While I'm away, readers give the advice.
On persuading an overweight child to tackle the weight problem:
I've struggled with weight all my life. I was also a foster parent for 20 years, taking in underloved and unlovable children of all ages. I couldn't reason with these kids, and they'd already been yelled at and shamed enough to last a lifetime.
Over and over I learned (from family therapists) the value of positive reinforcement and of teaching by example, as well as of setting the mood and attitude in my home. Once they wanted to be part of a group (our family) they would change behavior to be more acceptable to that group.
When the behavior begins to change, that's when you reinforce it with compliments and smiles.
I took in those unlovely, badly behaved, needy children and gradually taught them "social skills" so that they were easier for others to accept, and bit by bit they became more lovable and more lovely inside and out. It's a long process -- but it actually works.
Too many parents, especially men, try to "fix" their children after they are teens, which only teaches them that they are not good enough -- at a time in their lives when they need every ounce of self-confidence they can manage. By the time they're 20, you can only do two things without harm: Listen endlessly, and set a good example.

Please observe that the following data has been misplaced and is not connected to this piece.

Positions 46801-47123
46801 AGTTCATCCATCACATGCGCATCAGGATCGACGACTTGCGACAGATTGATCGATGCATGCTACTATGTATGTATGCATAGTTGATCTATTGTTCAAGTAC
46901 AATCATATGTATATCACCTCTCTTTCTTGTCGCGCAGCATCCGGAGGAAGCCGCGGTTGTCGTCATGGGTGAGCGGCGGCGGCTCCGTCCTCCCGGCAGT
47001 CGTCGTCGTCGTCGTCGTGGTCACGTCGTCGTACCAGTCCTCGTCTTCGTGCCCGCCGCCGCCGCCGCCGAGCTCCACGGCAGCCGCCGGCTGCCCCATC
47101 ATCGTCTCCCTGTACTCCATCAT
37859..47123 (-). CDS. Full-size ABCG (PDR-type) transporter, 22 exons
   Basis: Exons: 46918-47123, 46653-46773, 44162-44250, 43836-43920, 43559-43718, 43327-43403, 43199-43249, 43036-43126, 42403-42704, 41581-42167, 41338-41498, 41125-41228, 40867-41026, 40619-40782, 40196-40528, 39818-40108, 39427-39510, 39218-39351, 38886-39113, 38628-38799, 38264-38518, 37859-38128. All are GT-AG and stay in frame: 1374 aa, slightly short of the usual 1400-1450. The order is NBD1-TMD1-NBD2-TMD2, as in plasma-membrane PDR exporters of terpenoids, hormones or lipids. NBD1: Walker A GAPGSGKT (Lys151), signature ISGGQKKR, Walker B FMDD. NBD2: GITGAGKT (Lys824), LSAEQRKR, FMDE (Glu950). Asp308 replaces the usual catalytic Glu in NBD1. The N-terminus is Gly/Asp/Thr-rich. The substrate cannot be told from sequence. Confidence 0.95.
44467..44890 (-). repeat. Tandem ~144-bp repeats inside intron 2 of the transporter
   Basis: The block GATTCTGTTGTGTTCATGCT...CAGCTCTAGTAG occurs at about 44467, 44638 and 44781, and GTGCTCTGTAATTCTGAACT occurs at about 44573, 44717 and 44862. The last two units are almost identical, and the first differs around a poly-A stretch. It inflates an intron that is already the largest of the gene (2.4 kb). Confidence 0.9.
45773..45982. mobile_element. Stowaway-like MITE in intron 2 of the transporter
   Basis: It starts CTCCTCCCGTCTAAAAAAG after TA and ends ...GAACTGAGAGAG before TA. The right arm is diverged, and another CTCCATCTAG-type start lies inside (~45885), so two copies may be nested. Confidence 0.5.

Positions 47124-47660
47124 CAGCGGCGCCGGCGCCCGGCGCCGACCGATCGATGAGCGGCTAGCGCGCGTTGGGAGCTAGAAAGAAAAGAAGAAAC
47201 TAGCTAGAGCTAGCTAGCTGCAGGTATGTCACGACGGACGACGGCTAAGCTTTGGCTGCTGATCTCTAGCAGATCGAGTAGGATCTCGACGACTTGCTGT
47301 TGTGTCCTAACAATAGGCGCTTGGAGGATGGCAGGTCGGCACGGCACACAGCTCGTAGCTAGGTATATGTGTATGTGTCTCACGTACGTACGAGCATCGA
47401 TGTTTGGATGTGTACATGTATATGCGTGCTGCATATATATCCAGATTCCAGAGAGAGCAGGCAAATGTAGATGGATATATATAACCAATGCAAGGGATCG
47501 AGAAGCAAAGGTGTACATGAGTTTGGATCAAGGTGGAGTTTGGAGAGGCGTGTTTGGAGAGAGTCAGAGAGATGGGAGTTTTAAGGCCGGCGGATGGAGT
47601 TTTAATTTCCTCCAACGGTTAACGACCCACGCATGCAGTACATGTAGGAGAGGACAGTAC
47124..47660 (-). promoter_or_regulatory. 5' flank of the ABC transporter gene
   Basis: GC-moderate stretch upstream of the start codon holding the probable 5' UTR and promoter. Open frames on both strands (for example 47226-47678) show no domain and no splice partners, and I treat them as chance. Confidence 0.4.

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On unfaithful spouses:
I was recently dumped by a spouse of 25 years for another woman. After he left I found out from several sources that he was a serial cheater and a liar, too, of course. The devastation wreaked by the magnitude of the betrayal clobbered me, our children, his new mistress' family too.
Deception cannot be allowed to gain a foothold in a marriage; it grows and festers and breeds more damage. If he had been open and honest with me from the beginning, his insecurities could have been addressed, and either our marriage would have grown closer or we would have gone separate ways. Both good outcomes. But he took that choice from me, and that was not fair. He repeatedly exposed me to the possibility of STDs -- not OK. He stopped communicating, which drove us apart.
No, it is never OK to hide an affair. The spouse has a right to know what is happening in her/his life and her/his body and to make an informed choice, just as he made a choice when he unzipped. If sex is "no big deal," then why not own it?
Two years and much upheaval later, I only wish I had known earlier. My life is so much better without my ex in it. I thought his distance and hostility were my fault. They weren't. He wasted my time, and that is all any of us has.